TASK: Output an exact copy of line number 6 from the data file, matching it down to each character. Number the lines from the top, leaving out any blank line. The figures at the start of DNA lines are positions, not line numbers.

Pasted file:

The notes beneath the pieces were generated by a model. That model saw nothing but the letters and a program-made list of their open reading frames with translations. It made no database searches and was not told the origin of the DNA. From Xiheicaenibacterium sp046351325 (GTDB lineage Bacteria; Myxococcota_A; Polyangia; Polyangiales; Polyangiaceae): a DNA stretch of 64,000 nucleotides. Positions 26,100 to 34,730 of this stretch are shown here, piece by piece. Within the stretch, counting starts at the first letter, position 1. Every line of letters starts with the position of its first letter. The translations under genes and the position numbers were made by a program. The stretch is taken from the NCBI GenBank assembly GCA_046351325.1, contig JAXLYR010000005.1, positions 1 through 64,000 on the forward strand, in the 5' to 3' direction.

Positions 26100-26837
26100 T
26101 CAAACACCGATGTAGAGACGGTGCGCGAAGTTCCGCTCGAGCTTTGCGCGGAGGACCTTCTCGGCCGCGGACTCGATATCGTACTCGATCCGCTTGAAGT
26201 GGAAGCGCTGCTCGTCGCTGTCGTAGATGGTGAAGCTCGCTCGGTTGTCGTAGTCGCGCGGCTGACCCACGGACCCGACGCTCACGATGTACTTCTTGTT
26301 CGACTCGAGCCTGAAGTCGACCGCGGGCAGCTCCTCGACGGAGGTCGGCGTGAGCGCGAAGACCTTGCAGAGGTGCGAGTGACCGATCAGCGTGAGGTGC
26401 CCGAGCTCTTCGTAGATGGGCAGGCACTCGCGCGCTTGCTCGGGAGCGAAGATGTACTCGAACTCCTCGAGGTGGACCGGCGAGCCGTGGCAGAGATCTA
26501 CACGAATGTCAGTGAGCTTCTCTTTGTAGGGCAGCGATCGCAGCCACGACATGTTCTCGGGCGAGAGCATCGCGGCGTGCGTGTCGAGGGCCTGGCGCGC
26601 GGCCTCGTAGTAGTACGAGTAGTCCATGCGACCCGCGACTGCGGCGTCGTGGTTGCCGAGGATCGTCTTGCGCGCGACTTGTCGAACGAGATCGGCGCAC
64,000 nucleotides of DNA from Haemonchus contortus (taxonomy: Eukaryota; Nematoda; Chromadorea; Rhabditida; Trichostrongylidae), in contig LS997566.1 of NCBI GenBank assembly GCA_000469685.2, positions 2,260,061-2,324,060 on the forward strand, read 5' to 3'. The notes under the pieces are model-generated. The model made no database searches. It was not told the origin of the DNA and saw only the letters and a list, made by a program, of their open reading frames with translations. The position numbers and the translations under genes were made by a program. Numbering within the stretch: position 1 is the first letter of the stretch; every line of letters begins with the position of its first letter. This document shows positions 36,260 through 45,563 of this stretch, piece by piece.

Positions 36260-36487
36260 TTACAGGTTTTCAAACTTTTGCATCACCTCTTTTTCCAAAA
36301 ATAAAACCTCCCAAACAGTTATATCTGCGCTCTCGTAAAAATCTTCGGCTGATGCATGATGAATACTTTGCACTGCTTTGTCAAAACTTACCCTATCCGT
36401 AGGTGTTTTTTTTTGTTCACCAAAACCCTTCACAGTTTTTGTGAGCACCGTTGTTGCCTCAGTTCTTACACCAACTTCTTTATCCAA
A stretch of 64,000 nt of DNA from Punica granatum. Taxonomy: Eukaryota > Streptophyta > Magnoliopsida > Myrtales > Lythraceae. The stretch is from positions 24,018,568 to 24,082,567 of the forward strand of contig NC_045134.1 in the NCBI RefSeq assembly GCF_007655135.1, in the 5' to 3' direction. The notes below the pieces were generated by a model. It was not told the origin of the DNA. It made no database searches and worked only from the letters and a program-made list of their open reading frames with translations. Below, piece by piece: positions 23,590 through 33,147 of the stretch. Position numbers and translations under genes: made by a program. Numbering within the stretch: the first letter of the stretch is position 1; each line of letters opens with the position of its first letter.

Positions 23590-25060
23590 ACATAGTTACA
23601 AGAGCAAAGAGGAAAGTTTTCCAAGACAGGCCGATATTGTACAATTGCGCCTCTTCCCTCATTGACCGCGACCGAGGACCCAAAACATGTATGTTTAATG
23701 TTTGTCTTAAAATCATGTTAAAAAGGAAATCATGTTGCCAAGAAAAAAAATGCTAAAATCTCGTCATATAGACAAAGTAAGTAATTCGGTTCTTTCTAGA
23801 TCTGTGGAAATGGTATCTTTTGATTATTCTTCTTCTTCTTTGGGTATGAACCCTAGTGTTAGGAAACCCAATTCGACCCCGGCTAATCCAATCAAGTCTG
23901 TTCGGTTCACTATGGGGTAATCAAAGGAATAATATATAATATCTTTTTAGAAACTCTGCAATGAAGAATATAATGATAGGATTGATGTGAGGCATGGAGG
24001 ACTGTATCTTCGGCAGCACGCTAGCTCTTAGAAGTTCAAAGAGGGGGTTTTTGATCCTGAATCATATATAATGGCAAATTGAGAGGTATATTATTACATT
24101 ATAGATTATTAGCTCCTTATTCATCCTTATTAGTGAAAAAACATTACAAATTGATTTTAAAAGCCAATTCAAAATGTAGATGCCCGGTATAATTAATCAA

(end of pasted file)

26301 CGACTCGAGCCTGAAGTCGACCGCGGGCAGCTCCTCGACGGAGGTCGGCGTGAGCGCGAAGACCTTGCAGAGGTGCGAGTGACCGATCAGCGTGAGGTGC